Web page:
Introducing Outer Islands
In the quiet, traditional villages away from Majuro and Kwajalein, the people are friendly and a few usually speak English. Although some outer islanders still use the traditional korkor canoe, boom-booms (motorboats) are steadily gaining in popularity. Both kinds of boats are used for frequent jambos (trips or picnics) to uninhabited islands of the atoll.
Visitors to the outer islands are usually looking for great dive sites or decent sportfishing, so if either are your thing you'll probably have to take a package tour. Serious military historians planning to tour the islands should contact local WWII buff Matt Holly on Majuro on
Although many atolls do not have formal arrangements for visitors, the Marshallese are generally hospitable. Only a few atolls - including Arno, Bikini, Rongelap, Jaluit and Likiep - have guesthouses. Elsewhere you will need to radio ahead to the mayor of the island you wish to visit, and arrange for something to be set up, possibly in an island council resthouse or schoolhouse. Contact MIVA for advice about how to do this. Most outer islands lack electricity, running water and flush toilets.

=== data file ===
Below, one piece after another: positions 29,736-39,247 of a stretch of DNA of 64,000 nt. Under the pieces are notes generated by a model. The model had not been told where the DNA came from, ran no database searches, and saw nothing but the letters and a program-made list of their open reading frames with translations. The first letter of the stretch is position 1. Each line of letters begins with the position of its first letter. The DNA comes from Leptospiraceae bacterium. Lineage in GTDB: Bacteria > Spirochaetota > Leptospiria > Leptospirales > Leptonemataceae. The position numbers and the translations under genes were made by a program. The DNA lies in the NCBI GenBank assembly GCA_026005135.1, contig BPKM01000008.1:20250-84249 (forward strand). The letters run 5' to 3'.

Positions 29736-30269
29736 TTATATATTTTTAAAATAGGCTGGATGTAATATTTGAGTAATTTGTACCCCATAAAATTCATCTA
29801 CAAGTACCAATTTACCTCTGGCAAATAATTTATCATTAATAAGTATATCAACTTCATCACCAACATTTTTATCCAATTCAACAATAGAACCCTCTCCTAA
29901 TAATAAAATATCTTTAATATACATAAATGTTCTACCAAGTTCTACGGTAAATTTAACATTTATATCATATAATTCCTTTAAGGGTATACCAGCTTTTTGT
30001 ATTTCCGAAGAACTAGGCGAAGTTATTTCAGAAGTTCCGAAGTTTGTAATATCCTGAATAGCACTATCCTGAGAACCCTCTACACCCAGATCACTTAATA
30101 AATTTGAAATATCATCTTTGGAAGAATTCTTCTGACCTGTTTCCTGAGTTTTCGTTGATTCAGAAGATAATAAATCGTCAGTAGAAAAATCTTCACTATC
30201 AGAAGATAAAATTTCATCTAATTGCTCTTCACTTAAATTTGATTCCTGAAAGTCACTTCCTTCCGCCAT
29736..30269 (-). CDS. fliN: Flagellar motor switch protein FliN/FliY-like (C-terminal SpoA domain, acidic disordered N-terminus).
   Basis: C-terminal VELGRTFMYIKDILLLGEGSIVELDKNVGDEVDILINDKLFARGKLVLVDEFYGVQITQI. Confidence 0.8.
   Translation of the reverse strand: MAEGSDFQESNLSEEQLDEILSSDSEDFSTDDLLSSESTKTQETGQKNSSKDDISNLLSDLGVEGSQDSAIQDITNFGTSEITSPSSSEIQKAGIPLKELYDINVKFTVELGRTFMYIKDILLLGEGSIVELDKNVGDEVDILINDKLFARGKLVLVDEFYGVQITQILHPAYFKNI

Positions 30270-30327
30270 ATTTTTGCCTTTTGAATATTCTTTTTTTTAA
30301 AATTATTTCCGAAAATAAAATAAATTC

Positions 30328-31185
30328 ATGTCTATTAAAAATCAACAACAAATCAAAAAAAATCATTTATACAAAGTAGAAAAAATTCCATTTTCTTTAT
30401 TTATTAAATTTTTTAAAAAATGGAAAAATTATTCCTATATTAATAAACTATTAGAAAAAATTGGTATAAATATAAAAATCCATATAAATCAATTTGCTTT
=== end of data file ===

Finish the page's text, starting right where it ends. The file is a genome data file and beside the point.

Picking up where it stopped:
Expect to eat fresh local foods like breadfruit, pumpkin, taro and fish prepared by your hosts. Usually a few stores stock rice, flour, tea and canned meats. Most outer islands are alcohol-free. If you are offered food it is considered very rude to refuse - at least have a taste - and as sharing of food is customary you may be asked to share a bite. Some fish can be poisonous through ciguatera toxin, which affects reef fish and those that feed on them; local knowledge is essential here, so do check before you eat a fish you caught. Barracuda is a no-no.
The atolls described in this section have been selected for their comparative ease of access and availability of accommodation, or for their historical interest - but if you're lucky enough to be offered the chance to visit any others, jump at it!